Corinne Blalock is the Executive Director of the Law and Political Economy Project and an Associate Research Scholar at Yale Law School. Her research draws on her education in both law and critical theory, and uses studies of political economy alongside analysis of doctrinal and historical sources to explore how market logic and rhetoric transforms and limits the ways we imagine our society and the role of government in it.
Prior to joining the LPE Project, Corinne was a fellow at the Center for Race, Law, and Politics at Duke Law School while completing a JD/PhD. Her dissertation, The Privatization of Protection: The Neoliberal Fourteenth Amendment, traces how the liberal ideals of equal protection and due process have been redefined according to the needs, logics, and limits of the market with material consequences disproportionately borne by the poor and working class.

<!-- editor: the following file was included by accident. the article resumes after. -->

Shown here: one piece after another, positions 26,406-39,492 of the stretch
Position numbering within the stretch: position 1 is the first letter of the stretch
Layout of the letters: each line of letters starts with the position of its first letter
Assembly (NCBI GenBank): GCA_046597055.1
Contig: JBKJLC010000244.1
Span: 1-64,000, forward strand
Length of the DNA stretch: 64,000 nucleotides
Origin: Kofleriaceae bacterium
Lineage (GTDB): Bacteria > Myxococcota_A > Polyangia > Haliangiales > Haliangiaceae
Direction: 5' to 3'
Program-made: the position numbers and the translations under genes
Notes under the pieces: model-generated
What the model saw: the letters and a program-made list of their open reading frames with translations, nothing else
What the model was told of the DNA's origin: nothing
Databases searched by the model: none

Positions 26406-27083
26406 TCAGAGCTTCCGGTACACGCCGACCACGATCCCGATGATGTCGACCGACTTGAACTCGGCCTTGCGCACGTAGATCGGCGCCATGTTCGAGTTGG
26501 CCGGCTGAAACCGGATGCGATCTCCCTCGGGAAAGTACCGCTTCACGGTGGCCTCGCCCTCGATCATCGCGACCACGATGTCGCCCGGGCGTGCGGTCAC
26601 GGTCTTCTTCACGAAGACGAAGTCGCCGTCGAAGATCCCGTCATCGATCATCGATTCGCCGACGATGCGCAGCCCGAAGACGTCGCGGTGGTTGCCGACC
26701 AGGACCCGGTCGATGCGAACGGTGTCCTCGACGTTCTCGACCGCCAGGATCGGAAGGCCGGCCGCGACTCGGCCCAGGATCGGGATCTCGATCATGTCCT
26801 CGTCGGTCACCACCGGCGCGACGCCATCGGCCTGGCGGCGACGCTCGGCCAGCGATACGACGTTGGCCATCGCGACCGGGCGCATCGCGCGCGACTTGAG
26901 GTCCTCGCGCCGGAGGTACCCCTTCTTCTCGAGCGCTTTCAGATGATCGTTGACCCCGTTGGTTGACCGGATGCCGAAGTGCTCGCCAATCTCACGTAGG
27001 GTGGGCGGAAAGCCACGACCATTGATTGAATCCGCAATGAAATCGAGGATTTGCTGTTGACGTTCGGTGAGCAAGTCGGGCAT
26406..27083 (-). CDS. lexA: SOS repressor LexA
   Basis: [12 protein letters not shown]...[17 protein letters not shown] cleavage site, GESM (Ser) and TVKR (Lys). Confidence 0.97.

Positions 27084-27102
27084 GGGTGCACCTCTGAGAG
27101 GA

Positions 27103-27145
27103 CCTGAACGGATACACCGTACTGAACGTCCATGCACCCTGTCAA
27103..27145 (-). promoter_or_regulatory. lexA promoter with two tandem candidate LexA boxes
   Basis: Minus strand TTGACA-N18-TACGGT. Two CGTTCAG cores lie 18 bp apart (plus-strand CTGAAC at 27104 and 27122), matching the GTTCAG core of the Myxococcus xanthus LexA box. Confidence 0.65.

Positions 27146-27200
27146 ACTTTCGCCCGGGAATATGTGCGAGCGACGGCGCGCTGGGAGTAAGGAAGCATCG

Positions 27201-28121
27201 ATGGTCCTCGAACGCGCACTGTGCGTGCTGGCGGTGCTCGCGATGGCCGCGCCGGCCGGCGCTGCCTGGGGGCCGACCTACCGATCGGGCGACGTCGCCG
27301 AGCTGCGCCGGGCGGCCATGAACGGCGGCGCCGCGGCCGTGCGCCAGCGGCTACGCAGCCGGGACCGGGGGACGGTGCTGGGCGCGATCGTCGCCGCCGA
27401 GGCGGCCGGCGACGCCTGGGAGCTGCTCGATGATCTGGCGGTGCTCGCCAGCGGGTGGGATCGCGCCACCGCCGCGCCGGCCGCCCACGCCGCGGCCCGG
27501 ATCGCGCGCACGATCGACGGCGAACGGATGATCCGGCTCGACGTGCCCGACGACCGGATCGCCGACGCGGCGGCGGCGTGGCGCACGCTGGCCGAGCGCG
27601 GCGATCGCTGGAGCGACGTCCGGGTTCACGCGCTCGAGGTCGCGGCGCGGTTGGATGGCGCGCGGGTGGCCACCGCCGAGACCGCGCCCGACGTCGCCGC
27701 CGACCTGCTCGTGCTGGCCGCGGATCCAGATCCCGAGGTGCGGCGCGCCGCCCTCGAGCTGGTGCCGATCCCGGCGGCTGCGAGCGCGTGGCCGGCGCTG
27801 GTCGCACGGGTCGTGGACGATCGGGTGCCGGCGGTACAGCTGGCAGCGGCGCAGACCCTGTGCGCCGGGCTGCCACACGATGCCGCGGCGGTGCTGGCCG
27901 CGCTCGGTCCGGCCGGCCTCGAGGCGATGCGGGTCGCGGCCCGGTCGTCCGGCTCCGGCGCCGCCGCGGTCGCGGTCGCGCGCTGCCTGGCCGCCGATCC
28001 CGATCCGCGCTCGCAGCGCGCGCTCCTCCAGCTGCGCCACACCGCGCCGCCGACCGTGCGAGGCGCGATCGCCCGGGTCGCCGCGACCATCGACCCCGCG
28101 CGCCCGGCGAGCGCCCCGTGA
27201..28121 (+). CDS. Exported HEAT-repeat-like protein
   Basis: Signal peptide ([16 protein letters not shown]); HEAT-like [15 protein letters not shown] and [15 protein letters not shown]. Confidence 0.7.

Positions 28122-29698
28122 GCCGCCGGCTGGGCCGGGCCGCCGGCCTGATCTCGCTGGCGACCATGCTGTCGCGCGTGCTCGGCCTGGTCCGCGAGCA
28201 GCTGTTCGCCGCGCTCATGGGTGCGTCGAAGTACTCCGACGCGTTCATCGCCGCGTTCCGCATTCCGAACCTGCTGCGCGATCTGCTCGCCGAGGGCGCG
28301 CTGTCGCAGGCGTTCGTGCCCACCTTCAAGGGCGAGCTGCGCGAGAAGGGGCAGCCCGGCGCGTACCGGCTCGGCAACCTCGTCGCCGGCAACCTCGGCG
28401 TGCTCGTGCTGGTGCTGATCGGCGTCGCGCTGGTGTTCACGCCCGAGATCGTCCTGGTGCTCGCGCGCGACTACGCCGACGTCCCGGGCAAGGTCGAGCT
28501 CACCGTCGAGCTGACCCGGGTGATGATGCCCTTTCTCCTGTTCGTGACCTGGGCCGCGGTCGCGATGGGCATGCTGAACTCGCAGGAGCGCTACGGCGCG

Corinne published her first LPE-related article in the issue of Law & Contemporary Problems on Law & Neoliberalism, edited by David Singh Grewal and Jedediah Britton-Purdy. That article, titled “Neoliberalism and the Crisis of Legal Theory,” argues that previous critical legal movements’ failed to recognize and account for the shift from liberalism to neoliberalism. It calls for a revitalized critical legal project that goes beyond nostalgia for the liberal welfare state, rejects the false division between identity and class, and refocuses on political economy as the central theoretical rubric. The articles was awarded the Penny Pether Award for Law & Language Scholarship in 2015.